You’ve got questions and we’ve got answers. Today we highlight how to master the new Office interface, USB boot a computer with outdated BIOS, and snap windows to preset locations.

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Logical Volume Manager allows for a layer of abstraction between your operating system and the disks/partitions it uses. In traditional disk management your operating system looks for what disks are available (/dev/sda, /dev/sdb, etc.) and then looks at what partitions are available on those disks (/dev/sda1, /dev/sda2, etc.).

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You may have noticed that the default installation of Audacity doesn’t have built-in support for MP3s due to licensing issues.  Here’s how to add it in yourself for free really easily in few simple steps.

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This week we take a look at how to clone a hard disk for easy backup or duplication, resize stubbornly static windows, and create shortcuts for dozens of Windows functions.

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This week we learned how to “back up photos to Flickr, automate repetitive tasks, & normalize MP3 volume”, enable “stereo mix” in Windows 7 to record audio, create custom papercraft toys, read up on three alternatives to Apple’s flaky iOS alarm clock, decorated our desktops & app docks with Google icon packs, and more.

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Do you need a file server on the cheap that is easy to setup, “rock solid” reliable with Email Alerting? will show you how to use Ubuntu, software RAID and SaMBa to accomplish just that.

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Have you been looking forward to installing LibreOffice but getting it set up before now was a total pain? Say goodbye to the hassle and enjoy easy updating using the new Launchpad PPA for LibreOffice.

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If you’re looking for a great book to help you learn more about Windows home networking, there’s a new book on the market by our good friend Ciprian, and published by none other than Microsoft Press.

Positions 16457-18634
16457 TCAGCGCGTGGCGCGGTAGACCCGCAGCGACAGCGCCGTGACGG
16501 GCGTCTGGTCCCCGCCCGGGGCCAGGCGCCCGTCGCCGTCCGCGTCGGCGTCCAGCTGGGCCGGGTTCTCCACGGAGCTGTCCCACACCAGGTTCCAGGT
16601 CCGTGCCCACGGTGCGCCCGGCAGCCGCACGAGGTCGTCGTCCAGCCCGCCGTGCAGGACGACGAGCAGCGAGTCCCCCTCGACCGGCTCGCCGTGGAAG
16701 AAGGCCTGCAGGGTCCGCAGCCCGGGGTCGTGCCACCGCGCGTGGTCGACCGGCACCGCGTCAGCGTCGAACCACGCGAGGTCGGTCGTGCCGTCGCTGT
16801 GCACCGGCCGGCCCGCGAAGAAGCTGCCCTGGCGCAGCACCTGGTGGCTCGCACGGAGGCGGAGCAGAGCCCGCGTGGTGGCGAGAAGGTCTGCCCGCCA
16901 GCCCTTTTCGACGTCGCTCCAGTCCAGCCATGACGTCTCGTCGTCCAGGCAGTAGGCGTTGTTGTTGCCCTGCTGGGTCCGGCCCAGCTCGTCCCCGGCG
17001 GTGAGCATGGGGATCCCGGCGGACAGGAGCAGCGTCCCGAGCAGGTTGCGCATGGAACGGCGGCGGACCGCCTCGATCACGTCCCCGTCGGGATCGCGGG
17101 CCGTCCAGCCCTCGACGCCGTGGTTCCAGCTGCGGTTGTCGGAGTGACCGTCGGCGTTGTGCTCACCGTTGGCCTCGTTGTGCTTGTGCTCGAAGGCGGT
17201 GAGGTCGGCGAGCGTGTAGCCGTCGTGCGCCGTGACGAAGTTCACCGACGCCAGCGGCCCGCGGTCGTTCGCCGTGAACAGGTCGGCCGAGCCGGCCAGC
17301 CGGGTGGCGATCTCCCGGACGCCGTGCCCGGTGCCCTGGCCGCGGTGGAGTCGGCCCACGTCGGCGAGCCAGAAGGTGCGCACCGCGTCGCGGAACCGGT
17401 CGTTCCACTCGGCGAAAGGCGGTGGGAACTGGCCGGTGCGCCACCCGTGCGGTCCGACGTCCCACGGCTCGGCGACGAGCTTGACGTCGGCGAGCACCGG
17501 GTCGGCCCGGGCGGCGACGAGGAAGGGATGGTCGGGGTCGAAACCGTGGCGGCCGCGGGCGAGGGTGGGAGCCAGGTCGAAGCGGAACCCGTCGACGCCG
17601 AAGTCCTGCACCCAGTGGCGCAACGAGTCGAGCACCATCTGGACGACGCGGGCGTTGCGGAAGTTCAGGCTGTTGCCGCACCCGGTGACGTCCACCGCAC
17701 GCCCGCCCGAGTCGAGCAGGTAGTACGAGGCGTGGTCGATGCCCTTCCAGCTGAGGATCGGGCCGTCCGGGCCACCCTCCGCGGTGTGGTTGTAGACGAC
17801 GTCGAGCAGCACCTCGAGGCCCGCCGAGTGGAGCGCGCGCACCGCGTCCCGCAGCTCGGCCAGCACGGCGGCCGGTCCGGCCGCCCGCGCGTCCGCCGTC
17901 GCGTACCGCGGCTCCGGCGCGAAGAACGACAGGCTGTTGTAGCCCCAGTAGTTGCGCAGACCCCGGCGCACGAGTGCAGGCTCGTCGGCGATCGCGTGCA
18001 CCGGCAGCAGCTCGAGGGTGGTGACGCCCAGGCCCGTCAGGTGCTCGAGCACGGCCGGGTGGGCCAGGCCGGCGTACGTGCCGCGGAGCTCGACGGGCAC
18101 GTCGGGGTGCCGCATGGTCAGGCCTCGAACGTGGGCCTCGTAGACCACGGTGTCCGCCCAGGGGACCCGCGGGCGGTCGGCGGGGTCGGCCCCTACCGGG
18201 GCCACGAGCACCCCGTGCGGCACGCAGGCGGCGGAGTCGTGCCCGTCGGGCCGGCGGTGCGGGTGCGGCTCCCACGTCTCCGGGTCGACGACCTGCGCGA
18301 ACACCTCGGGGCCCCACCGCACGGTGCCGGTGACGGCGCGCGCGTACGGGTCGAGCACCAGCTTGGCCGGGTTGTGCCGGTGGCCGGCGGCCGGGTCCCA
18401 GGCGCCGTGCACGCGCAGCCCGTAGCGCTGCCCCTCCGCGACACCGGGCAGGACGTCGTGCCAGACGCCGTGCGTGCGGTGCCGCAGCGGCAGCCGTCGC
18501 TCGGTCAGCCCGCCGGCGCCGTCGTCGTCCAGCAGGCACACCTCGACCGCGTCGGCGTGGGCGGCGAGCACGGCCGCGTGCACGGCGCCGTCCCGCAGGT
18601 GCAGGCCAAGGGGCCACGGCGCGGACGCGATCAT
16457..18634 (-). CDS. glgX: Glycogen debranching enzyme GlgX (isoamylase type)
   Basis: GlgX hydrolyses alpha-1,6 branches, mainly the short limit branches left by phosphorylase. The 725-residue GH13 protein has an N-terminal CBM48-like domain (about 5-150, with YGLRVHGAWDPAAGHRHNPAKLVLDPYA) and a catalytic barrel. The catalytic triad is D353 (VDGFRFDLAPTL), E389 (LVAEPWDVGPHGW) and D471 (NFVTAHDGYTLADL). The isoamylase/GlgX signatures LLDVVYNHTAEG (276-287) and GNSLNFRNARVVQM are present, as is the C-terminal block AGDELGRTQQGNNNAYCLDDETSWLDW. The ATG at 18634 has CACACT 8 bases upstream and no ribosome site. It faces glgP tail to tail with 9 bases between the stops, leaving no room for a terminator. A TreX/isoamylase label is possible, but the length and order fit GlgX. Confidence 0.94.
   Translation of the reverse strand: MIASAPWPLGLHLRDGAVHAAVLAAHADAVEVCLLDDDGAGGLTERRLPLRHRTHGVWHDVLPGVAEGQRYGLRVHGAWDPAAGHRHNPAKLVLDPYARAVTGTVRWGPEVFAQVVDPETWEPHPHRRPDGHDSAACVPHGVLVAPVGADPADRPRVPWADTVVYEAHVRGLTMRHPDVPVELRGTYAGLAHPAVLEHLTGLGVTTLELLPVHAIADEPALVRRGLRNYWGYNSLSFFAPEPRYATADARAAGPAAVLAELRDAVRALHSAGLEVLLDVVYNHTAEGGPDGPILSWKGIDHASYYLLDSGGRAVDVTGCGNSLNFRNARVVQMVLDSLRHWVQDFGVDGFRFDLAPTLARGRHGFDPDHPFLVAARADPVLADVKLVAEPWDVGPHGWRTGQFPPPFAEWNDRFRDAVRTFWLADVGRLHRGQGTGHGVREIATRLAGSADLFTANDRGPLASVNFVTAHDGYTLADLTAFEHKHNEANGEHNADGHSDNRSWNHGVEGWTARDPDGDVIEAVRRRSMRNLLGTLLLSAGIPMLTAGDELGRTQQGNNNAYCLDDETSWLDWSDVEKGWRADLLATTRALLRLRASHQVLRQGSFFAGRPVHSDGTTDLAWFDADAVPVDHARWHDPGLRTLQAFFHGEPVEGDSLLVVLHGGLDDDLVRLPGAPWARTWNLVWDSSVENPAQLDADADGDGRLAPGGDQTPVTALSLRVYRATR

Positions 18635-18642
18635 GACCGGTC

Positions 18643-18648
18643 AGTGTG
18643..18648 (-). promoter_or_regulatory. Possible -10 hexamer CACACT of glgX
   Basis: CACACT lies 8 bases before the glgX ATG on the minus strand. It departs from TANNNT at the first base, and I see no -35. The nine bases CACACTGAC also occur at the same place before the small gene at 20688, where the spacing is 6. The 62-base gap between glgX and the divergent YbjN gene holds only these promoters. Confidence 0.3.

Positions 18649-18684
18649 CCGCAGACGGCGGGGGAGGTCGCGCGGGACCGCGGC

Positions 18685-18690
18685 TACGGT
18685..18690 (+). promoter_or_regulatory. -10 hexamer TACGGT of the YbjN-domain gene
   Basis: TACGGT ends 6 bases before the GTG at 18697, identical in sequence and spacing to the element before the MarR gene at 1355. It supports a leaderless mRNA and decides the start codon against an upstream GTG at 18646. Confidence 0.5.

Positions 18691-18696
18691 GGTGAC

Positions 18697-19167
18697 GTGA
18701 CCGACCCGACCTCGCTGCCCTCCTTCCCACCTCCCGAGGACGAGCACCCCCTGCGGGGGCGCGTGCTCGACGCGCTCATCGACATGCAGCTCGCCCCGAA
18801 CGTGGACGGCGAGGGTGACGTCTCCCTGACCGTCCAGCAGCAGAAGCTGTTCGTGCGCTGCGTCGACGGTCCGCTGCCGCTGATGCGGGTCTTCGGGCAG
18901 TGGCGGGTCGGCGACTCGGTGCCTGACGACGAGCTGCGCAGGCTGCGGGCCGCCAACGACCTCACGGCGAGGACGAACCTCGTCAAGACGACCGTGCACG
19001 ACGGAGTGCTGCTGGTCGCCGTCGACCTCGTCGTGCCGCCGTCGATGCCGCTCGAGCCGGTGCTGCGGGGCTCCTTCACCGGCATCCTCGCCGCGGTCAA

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Linux systems all come with their own particular set of default browsers, but those browsers may not be the ones you want or need. This week we would like to know which browser (or browsers) are considered “must-have” on your Linux systems.

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EgFox Ubuntu Simple Blue 2010 [deviantART]

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Ever get the urge to try out a bunch of Linux distros at once? Maybe you’re hosting a Linux installation party. Here’s an easy way to get a bunch of Live CDs working from a single thumb drive.

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This week we learned how to tweak the low battery action on a Windows 7 laptop, access an eBook collection anywhere in the world, “extend iPad battery life, batch resize photos, & sync massive music collections”, went on a reign of destruction with Snow Crusher, and had fun decorating our desktops with abstract icon collections.

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Every week we bring you interesting trivia from the annuals of geekdom. This week in Geek History witnessed the birth of Linux creator Linus Torvalds, the patent for FM radio, and the release of wildly popular 80s arcade game Q*Bert. Read on to learn more about each event.

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We might be known for our Windows articles, but in 2010 we sure posted a lot of really in-depth articles covering Linux. Here’s the 20 best articles that we covered this year, covering everything from how to tweak your setup to how to use Linux to fix Windows.